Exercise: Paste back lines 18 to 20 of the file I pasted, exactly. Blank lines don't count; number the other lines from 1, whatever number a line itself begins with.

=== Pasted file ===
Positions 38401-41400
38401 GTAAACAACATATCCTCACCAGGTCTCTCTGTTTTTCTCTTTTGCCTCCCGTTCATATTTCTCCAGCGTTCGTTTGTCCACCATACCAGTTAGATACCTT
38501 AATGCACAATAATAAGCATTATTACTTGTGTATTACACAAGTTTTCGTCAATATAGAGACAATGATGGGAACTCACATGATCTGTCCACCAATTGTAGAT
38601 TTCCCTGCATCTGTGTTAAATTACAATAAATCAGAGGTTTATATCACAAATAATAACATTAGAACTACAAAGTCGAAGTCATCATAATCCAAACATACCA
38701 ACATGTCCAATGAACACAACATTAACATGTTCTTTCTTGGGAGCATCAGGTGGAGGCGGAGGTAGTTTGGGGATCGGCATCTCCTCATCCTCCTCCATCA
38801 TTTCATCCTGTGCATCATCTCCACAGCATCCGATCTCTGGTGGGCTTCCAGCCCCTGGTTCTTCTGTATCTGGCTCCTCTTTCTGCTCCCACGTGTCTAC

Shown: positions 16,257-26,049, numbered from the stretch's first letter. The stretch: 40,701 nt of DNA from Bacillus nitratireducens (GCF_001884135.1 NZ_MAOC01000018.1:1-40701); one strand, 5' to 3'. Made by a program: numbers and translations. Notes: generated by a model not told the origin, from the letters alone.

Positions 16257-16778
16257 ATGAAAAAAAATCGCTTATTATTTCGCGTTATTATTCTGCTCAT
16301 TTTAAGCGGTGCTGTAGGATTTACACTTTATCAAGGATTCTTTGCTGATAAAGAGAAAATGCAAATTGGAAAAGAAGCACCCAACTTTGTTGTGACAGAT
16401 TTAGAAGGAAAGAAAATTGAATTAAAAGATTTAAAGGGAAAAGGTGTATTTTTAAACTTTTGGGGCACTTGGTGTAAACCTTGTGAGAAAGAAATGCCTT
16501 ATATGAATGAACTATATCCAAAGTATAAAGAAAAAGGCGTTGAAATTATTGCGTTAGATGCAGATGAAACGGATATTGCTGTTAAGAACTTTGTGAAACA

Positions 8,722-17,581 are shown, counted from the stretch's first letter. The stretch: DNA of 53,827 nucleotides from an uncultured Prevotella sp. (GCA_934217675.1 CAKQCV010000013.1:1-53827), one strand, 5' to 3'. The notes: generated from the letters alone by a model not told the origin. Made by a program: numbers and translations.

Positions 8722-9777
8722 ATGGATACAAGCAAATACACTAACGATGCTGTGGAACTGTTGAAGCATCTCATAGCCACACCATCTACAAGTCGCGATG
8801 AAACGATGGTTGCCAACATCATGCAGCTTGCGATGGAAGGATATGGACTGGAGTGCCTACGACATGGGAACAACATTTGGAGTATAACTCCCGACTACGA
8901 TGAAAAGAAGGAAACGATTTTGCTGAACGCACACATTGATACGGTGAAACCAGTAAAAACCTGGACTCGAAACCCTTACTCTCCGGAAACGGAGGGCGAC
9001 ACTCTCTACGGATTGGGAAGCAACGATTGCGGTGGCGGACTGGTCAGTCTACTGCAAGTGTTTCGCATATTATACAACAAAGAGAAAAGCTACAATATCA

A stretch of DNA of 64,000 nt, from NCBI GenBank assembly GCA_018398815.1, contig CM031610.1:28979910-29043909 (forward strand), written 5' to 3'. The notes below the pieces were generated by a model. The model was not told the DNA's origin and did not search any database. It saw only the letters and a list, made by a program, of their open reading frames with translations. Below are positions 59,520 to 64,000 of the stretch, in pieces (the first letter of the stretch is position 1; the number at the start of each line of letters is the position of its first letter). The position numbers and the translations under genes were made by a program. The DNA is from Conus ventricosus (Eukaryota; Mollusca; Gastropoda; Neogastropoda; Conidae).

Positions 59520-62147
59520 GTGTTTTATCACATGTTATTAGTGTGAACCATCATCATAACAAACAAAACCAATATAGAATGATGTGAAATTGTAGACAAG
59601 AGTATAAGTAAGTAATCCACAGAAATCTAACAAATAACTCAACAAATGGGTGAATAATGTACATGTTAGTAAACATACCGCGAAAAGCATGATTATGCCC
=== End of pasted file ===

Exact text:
9001 ACTCTCTACGGATTGGGAAGCAACGATTGCGGTGGCGGACTGGTCAGTCTACTGCAAGTGTTTCGCATATTATACAACAAAGAGAAAAGCTACAATATCA

A stretch of DNA of 64,000 nt, from NCBI GenBank assembly GCA_018398815.1, contig CM031610.1:28979910-29043909 (forward strand), written 5' to 3'. The notes below the pieces were generated by a model. The model was not told the DNA's origin and did not search any database. It saw only the letters and a list, made by a program, of their open reading frames with translations. Below are positions 59,520 to 64,000 of the stretch, in pieces (the first letter of the stretch is position 1; the number at the start of each line of letters is the position of its first letter). The position numbers and the translations under genes were made by a program. The DNA is from Conus ventricosus (Eukaryota; Mollusca; Gastropoda; Neogastropoda; Conidae).

Positions 59520-62147